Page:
We can link women across censuses at similar rates as men, which is a unique feature of the Swedish historical censuses (Dribe et al. 2019; Eriksson 2015). However, Sweden in 1950, when we measure adult socioeconomic attainment, was a male-breadwinner society in which a majority of married women were homemakers. Not until the 1960s did labor force participation of married women start to increase more profoundly (Stanfors 2007, 2014; Stanfors and Goldscheider 2017). This implies that most women in our cohorts (aged 40–44 in 1950) did not have a recorded occupation, which is why we focus our main analysis on men only. Of the almost 122,000 women we link between 1910 and 1950, only 29,000 have information on occupation (compared with 116,000 out of 122,000 for men). This constitutes less than 10% of the original cohorts of women present in 1910. In the online supplementary material, we provide estimates for these women with information on occupation in 1950, but we do not include them in the main analysis.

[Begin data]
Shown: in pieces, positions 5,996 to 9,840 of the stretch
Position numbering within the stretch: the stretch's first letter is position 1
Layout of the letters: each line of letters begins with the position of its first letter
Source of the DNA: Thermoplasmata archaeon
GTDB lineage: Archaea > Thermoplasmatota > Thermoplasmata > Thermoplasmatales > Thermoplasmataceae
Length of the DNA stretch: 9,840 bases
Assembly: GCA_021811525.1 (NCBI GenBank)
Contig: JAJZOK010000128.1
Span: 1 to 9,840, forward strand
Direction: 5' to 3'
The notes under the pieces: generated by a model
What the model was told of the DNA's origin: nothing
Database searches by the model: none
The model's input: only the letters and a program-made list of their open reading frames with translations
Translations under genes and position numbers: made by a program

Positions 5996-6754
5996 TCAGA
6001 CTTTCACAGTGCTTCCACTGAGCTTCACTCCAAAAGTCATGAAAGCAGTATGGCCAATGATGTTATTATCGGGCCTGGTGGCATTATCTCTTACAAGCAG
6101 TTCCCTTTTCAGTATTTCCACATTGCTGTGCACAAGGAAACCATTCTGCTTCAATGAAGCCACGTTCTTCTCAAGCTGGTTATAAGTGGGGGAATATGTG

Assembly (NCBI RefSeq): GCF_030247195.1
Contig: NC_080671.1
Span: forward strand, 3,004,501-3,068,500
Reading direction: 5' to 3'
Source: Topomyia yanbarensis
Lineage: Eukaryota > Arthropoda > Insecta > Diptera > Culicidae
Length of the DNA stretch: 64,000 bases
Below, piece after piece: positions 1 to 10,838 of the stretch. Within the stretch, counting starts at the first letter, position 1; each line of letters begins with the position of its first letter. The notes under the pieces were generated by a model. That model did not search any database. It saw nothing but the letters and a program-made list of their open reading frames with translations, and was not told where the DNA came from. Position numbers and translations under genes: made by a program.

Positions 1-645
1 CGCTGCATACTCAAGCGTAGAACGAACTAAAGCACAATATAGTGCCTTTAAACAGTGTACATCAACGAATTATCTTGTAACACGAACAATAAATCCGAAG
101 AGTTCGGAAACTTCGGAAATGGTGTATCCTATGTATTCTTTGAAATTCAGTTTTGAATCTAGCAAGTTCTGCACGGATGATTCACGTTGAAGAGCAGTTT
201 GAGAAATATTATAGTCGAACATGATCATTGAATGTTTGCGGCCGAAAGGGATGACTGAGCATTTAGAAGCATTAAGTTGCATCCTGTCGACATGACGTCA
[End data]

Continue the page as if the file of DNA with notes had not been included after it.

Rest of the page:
In the analysis, we include all individuals born from 1906 to 1910, aged 0–4 in the 1910 census. We distinguish the age of the child when the parents died: 0–7, 8–14, 15–19, and 20 or older. These age-groups capture early childhood before entering school, the main school ages, and later childhood and adolescence. With regard to parental characteristics, we include controls for father's socioeconomic status and age in the census of observation and maternal age at birth. Socioeconomic status is measured by two different indicators, both based on occupations coded in HISCO (van Leeuwen et al. 2002).1 The HISCO codes were used to classify occupations into a continuous occupation score, HISCAM, as well as a social class scheme, HISCLASS.
HISCAM determines the position of an occupation in the overall hierarchy on the basis of social interaction patterns, mainly using information on marriage and partner selection (Lambert et al. 2013). It is based on the interaction between people with different occupations and is translated into a relative position in a social hierarchy. HISCAM is standardized to have a mean of 50 and a standard deviation of 15 in a nationally representative population, and its values range from 39.9 to 99. We employ the universal scale rather than the Sweden-specific version owing to the small sample size used in constructing the Swedish HISCAM scale. In our father population in 1910, the mean is 54.8, and in the son population in 1950, the mean is 59.0, which indicates some absolute upward mobility between generations.